Pollen is the one allergen source that is readily recognized on spore trap samples. Pollen grains are distinctive, and can be specifically identified by some analysts. Pollen is shed from wind-pollinated plants with inconspicuous flowers. In the eastern USA, the golden yellow flower heads of goldenrod (Solidago sp.) is often blamed for fall allergy symptoms when, in fact, it is the inconspicuous ragweed plant (Ambrosia sp) that is producing the sensitizing pollen. In the western USA, Acacia (genus of shrubs and trees) is often blamed for juniper pollen allergies. In general, if a flower is pretty enough to bring indoors, it is insect pollinated and produces little or no airborne pollen. On the other hand, I have encountered people who have become sensitized to, for example, daffodils, because of intense exposure in flower farming situations.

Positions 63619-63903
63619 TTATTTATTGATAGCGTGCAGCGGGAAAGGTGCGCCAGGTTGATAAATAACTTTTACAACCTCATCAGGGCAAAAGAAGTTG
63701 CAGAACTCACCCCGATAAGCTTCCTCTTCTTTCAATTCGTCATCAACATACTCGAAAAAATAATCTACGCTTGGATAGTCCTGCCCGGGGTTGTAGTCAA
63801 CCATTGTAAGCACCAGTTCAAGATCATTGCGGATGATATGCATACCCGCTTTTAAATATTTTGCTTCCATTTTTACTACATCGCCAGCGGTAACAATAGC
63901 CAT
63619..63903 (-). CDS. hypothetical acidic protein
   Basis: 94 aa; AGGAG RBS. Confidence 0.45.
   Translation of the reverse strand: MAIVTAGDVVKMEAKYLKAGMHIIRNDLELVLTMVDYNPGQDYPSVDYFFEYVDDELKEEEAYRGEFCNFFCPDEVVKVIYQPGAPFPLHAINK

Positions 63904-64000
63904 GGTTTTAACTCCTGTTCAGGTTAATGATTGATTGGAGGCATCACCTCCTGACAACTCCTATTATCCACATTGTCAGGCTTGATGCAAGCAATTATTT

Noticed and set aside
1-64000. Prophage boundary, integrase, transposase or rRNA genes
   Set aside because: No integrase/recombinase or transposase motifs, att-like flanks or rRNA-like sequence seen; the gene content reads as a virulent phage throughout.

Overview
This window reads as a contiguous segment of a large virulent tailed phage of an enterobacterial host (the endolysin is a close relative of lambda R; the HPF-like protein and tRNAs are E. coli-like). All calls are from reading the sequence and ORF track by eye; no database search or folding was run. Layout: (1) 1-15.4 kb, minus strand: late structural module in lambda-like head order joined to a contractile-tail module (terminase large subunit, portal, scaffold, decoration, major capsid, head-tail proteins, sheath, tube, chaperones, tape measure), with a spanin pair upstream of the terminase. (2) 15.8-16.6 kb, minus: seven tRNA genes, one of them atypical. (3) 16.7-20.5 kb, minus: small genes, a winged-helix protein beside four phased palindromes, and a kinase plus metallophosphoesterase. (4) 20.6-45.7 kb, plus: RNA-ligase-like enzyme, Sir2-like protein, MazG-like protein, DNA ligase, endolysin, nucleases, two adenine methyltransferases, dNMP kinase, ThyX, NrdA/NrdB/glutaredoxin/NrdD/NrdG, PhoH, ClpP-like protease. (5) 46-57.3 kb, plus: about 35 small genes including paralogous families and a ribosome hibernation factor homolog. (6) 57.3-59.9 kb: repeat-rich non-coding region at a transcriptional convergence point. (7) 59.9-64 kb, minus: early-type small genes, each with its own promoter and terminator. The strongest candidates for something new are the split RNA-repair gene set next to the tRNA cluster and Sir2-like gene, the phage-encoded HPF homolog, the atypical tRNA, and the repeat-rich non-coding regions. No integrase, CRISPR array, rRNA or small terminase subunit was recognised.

In more than 40 years of viewing spore trap slides, I have seen only one case of indoor pollen production, and that sample was collected while the homeowner was vigorously brushing the surface of a flowering Impatiens plant while the sample was being collected. The vast majority of indoor pollen has penetrated from outdoors. The grains are relatively large (10-50 microns in diameter with an average of about 20). Thus they are readily filtered from the air in closed buildings, and indoors they settle quickly. Pollen exposure is highly seasonal, and therefore most people know to which pollens they are sensitized. Newly sensitized people may blame other factors for symptoms (e.g., their home or office environment) when, in fact, they have developed a new sensitivity. It generally takes several years of exposure to a new pollen type before symptoms begin to occur.!